The YA genre has been in an unavoidably rough slump. With so many franchises attempting to get off the ground, and failing right out the gate, seeing a film like Mortal Engines come along initially feels like less of a thrill and more like a chore. But in some cases, something new and pretty exciting comes along; and while this isn't a perfect film, it's a reinvigorating entry into the canon of teen-centric adventure stories, with a strong visual and thematic language that only lacks a slight reinforcement.
Mortal Engines flashes forward into a far flung future, where a 60-minute war irrevocably changed the Earth. Humanity has survived in either mobile cities, or stationary settlements, with London being one of the largest threats of all. What starts as an assassination attempt on one of London's most influential people (Hugo Weaving), turns into a quest led by two young adults (Hera Hilmar and Robert Sheehan) to stop a chain of events that could ravage the course of human history yet again.
Throughout the entirety of Mortal Engines, there's a restless energy that helps keep the film moving from point to point. This momentum is a double-edged sword when it comes to the world-building going on, because on one hand, the quick pace of the barely over two hour long film does keep things from getting stale. And yet, the negative side is with a running time so short, there are whole characters that are barely introduced by name, and some who act more like set dressing than actual thematic pawns.
Even the characters that do get front and center attention, like the central pair of Hera Hilmar's Hester and Robert Sheehan's Tom, feel a bit robbed by the abundance of energy Mortal Engines possesses. It's still not hard to root for our heroes to succeed, but it'd be nice if we had a little more incentive and information to help inform what they're fighting for. Though series outsiders could imagine that in future installments we'll get to see more out of these characters.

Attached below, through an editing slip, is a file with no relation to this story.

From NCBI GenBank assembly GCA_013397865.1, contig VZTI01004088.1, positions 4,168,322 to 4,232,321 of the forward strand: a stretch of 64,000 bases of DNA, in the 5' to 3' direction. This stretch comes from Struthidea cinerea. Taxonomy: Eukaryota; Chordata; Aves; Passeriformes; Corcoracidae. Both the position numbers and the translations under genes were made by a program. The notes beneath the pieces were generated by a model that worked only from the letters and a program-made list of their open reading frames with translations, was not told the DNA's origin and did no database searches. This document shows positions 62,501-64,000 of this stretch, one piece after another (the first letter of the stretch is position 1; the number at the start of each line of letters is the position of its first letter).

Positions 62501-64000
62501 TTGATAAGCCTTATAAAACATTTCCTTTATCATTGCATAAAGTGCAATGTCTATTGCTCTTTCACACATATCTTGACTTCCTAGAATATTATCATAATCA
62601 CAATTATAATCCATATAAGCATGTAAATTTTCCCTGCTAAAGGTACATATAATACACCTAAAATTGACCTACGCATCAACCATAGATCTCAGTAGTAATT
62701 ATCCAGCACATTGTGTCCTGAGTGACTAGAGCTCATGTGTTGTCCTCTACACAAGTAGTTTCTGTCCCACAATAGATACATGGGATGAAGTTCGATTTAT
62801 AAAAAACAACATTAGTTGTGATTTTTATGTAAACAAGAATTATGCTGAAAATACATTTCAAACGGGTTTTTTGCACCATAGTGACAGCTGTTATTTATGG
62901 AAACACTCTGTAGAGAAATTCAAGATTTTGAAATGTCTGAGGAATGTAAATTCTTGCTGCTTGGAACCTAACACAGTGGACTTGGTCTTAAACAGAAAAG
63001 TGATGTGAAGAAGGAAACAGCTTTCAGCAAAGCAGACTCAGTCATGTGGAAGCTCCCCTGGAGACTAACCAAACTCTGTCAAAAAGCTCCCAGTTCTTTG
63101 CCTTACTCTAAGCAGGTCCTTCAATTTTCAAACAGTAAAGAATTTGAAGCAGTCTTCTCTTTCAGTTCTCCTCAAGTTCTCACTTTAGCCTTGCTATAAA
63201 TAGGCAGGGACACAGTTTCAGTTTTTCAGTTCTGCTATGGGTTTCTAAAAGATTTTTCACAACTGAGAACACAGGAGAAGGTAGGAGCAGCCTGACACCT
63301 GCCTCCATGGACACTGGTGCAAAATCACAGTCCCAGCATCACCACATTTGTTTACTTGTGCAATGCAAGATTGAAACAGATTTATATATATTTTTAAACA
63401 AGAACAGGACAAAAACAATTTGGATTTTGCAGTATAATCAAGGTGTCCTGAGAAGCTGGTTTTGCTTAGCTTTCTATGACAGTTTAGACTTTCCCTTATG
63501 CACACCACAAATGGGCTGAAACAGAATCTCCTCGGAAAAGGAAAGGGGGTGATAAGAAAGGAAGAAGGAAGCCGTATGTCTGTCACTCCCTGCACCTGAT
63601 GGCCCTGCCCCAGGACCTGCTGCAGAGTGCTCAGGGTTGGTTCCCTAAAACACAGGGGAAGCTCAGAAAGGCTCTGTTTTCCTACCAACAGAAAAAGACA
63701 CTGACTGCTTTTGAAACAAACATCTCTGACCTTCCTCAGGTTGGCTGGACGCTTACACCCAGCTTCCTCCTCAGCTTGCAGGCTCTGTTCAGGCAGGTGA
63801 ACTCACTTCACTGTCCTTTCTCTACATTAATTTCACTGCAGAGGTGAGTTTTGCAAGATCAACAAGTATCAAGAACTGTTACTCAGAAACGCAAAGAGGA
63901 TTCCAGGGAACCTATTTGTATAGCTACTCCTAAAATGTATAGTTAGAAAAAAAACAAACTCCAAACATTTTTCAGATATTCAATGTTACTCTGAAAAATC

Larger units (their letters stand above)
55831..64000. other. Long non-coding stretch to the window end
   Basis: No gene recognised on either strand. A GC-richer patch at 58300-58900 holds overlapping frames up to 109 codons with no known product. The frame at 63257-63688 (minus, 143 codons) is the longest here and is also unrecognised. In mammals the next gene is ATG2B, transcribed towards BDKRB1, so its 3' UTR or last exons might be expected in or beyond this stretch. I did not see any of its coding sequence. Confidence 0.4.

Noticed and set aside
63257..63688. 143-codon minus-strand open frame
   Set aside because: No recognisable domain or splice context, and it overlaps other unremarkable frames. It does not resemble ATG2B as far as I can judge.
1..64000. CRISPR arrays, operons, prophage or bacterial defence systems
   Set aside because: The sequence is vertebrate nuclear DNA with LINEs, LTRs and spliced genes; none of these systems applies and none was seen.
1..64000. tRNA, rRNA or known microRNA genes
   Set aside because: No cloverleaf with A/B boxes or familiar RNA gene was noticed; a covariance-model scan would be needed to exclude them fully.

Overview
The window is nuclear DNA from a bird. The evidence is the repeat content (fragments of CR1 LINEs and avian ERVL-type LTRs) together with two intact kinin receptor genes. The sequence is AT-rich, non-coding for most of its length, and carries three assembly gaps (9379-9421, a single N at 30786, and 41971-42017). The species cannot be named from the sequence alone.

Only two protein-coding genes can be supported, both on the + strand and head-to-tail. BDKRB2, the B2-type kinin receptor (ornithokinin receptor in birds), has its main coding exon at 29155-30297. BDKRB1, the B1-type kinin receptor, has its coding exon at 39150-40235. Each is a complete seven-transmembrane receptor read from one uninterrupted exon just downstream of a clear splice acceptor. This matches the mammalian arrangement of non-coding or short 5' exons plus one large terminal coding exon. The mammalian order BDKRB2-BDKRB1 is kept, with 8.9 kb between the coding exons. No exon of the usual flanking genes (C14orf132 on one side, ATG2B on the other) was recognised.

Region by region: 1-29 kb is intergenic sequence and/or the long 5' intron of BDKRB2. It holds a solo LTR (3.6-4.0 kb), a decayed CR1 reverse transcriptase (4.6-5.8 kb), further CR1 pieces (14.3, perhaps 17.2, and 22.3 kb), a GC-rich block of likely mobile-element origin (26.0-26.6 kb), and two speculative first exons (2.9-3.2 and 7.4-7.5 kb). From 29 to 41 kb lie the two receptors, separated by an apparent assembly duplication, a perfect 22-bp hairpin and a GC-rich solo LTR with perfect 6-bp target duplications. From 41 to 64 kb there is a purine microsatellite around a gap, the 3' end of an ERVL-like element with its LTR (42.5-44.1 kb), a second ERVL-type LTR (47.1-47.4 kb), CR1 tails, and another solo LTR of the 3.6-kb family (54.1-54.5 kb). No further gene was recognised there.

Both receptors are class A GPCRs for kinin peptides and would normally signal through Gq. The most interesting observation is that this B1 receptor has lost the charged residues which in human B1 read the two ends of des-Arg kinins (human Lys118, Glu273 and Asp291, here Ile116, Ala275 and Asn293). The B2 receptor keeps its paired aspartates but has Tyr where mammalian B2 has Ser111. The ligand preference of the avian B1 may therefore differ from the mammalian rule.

Interestingly enough, Mortal Engines has Peter Jackson in its corner, as he produced the film and co-wrote its screenplay with his Lord of the Rings co-writers, Fran Walsh and Phillippa Boyens. So for the forces behind such a detailed adaptation to be criticized of moving too fast on a story is a rather interesting paradox. But even at this accelerated pace, you can feel their love for the world, and the attention to setting up a strong foundation for future events, without it being so on the nose.
Unlike most YA franchises that have banked their fortunes on frontloading their first film with so much sequel bait, Mortal Engines feels like a film that is happily self-contained in one installment. While there's certainly a promise of Phillip Reeve's literary quartet continuing on, director Christian Rivers' film doesn't jab its audience with a bunch of loose threads that scream to be continued in the next installment. It's a complete, contained narrative that would be fine as its own one-off entry.
Perhaps Mortal Engines' strongest card in its deck of tricks is, again, its world building. The film acts as a sort of mash-up of typical dystopian YA, with shades of Terry Gilliam's Brazil, George Miller's Mad Max franchise, and even a little bit of The Hunger Games thrown in for good measure. It's this cocktail that helps distance Rivers' film from a typical blockbuster aimed at teens, as it isn't totally obsessed with the usual stereotypical tropes of the genre. A love triangle is only barely alluded to in this film, and the solution seems to be just as easily presented, so Mortal Engines is free to play around with the more interesting elements of its society. It just so happens the people central to the story are youngsters.
Mortal Engines is an exciting surprise when it comes to a cottage industry that's been trying to get back on its feet since Harry Potter and Twilight made it a household name. While this isn't quite at the level of either of those series, at least in terms of fandom and popularity, it's probably the strongest youth based literary adaptation we've seen in years. Not only does it make for an exciting thrill ride, but it also gives its audience hope that maybe not all YA franchises are alike.
Above all else, Mortal Engines does what any good opener to a potential franchise should do: it baits the hook for the continuing adventures just right, and gives you enough information about its world to want to see more. Here's hoping we do get to hear the rest of the story, as this engine has built up an impressive head of steam.